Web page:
I Am Not Your Immigrant: Puerto Ricans, Liminal Citizenship, and Politics in Florida
How does a political system designed to maintain Puerto Ricans at the periphery produce a group that is now at the center of national politics? My current book project capitalizes on the rise of Florida as Puerto Ricans' new primary destination to answer this question. In the past ten years, over five-hundred thousand Puerto Ricans left Puerto Rico, making this exodus comparable to the Puerto Rican "Great Migration" of the 1950s. Instead of New York, Florida is now the leading destination for both island and mainland Puerto Ricans. In fact, at 1.1 million, Florida's Puerto Rican population rivals New York's long-standing Puerto Rican community. Moreover, Puerto Ricans are now Florida's second-largest Latino group. The shift away from traditional destinations in the Northeast and Midwest to the South means Puerto Ricans have settled in a vastly different racial and political context. This research draws on 12 months of participant observation and 112 in-depth interviews with Puerto Ricans in Orlando, Florida to theorize contemporary Puerto Rican migration and incorporation, inter/intra group relations, and the institution of U.S. citizenship. In I am Not Your Immigrant, I develop the concept of colonial racialized citizenship to provide a framework for understanding Puerto Ricans' unequal political relationship with the state, group level relations that are racial, and Puerto Ricans' growing significance in Florida.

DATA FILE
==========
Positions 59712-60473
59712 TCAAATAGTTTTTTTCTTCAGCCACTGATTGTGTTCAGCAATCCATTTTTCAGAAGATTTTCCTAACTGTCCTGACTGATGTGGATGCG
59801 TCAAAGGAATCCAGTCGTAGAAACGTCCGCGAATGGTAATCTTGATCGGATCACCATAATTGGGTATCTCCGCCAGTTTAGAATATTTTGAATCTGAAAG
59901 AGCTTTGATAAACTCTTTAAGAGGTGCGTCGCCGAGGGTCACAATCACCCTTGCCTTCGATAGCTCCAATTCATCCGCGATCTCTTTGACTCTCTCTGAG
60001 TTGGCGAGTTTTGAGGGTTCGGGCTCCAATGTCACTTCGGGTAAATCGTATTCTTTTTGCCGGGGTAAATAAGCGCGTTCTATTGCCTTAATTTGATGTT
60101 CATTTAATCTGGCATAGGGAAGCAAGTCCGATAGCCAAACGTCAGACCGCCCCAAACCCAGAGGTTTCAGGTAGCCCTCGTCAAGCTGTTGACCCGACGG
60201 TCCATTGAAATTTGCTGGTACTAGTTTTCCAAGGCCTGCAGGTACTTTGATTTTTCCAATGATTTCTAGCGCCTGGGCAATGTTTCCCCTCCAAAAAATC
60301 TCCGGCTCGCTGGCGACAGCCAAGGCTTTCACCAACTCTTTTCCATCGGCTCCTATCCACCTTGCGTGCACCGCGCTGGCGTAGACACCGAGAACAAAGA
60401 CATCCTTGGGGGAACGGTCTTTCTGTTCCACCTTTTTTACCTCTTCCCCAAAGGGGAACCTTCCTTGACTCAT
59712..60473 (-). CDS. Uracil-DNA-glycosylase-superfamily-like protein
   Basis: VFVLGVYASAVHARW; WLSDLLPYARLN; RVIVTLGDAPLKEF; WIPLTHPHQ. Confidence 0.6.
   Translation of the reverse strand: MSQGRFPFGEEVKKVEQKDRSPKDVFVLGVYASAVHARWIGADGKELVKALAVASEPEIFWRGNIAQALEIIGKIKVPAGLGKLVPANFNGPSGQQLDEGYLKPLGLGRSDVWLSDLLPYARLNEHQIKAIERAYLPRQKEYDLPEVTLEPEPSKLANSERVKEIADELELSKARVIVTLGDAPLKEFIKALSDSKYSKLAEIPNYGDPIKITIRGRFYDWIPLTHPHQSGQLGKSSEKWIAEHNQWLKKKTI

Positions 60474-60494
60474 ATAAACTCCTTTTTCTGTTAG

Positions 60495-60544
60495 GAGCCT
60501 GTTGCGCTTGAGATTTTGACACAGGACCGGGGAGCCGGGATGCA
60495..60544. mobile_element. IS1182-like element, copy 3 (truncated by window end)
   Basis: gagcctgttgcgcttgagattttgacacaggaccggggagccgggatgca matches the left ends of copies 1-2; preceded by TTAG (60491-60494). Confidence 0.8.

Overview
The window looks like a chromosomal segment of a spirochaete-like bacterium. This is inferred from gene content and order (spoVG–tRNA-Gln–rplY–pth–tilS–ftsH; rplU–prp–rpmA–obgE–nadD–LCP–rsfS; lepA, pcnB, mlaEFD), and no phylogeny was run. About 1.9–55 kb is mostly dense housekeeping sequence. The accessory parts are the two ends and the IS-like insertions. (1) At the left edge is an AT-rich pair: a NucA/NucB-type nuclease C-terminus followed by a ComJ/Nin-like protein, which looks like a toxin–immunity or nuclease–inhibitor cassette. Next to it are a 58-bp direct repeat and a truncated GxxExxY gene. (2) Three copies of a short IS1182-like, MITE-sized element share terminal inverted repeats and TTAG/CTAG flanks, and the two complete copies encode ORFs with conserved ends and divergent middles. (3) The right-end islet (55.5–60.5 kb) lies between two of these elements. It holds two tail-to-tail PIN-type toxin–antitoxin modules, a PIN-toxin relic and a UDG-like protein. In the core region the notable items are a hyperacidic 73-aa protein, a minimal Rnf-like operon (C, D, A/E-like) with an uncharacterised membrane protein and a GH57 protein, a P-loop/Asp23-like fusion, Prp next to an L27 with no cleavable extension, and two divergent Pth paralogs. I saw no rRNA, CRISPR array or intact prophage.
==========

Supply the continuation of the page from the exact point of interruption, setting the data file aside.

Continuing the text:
I argue the concept of colonial racialized citizenship explains various dimensions of the contemporary Puerto Rican experience. For example, a colonial racialized citizenship does not only account for coloniality as a key structural force producing contemporary Puerto Rican migration, it also captures the ways in which coloniality influences the rise of new destinations of migration and the incorporation pathways of a citizen group. The concept of colonial racialized citizenship also explains a hostile social and institutional context of reception in Central Florida. Specifically, resistance to Puerto Ricans' growing presence in the region, local perceptions of Puerto Ricans as foreign and removable, and efforts to institutionally marginalize Puerto Ricans. This form of citizenship also explicates Puerto Rican and Latino relations characterized by tension, struggle, and cooperation. However, Puerto Ricans also assert agency within the confines of colonial racialized citizenship. Puerto Ricans engage in the act of migration to resist colonial conditions in Puerto Rico and they draw on their status as U.S. citizens to make claims to rights, space, and institutions in Central Florida. This form of citizenship also positions Puerto Ricans to become political entrepreneurs who are creating political projects and leading mobilizing efforts. I contend that through various acts of agency, Florida Puerto Ricans have become a potentially transformative electorate in the largest swing state of the nation and critical to the national politics.